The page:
On Our Lady of Good Counsel, Leicester
Flipping through Canon Dolan's little encyclopaedia of the diocese, we arrive at OL of Good Counsel, to the north-east of the city of Leicester. Following the expansion of the city of Leicester towards the Belgrave area after the first World War, a new church was built to replace old S. Patrick's. A plot of land off Canon Street was purchased in 1920 and a brick building erected and then blessed by Mgr. Dunn, the fifth Bishop, on the 22nd of August, 1922. This building was intended to be eventually succeeded by a worthier structure, when it would become the parish hall. Father Holland of S. Patrick's bought a suitable house and moved over in 1920, becoming the first parish priest of OL of Good Counsel; S. Patrick's schools were moved over to the Harrison Road in 1936. Old S. Patrick's became a chapel-of-ease, until it was closed in 1940 (new S. Patrick's appeared in the 50s, on the Beaumont Leys estate). Our Lady of Good Counsel was not to remain on its original site; Canon McReavy obtained the present site in the Rushey Mead and a new church, presbytery and parish hall complex was opened for use in 1975. In recent years, OL of Good Counsel has become a focus in Leicester for the Divine Mercy devotions.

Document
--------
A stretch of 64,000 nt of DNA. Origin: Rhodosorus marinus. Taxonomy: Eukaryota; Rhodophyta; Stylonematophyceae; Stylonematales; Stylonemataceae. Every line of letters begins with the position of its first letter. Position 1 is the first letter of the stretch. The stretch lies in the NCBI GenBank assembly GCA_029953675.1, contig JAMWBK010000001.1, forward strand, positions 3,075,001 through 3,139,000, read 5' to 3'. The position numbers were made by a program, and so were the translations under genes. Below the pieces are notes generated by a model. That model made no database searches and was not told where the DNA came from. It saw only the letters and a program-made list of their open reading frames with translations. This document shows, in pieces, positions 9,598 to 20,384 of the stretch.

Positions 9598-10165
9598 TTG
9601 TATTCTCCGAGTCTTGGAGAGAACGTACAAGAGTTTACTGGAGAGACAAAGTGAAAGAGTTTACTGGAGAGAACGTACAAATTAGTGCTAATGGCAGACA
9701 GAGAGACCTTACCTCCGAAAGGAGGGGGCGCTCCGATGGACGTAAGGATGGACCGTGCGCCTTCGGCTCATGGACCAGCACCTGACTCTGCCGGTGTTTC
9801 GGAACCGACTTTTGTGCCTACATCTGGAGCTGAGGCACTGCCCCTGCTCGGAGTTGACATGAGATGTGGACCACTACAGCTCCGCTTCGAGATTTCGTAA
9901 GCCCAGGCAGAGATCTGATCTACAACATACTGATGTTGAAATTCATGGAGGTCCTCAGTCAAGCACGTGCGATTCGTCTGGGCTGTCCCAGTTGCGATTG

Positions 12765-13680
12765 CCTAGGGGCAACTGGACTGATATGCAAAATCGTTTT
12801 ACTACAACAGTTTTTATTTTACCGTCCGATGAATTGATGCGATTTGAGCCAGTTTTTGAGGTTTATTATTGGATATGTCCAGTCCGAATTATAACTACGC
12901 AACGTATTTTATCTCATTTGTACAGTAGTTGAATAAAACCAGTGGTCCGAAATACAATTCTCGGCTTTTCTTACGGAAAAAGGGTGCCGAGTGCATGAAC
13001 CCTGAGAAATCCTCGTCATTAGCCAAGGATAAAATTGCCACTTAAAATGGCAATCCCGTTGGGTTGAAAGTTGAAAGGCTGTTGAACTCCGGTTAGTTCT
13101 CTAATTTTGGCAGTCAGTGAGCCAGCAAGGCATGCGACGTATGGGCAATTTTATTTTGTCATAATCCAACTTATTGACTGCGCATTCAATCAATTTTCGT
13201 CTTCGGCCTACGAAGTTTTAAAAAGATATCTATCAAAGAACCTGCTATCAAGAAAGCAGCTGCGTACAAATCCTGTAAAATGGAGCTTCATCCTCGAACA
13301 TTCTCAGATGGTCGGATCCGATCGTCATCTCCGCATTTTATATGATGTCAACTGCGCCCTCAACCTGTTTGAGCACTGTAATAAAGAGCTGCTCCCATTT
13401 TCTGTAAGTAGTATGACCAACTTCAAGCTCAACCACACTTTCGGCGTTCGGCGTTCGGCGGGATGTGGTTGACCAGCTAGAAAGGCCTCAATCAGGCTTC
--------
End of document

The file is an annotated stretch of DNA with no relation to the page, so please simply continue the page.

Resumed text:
Source: Canon A. P. Dolan, Good News for the East Midlands: an account of the background to, and the story of, the Diocese of Nottingham, Tucann Books, 2018, pp. 154-5.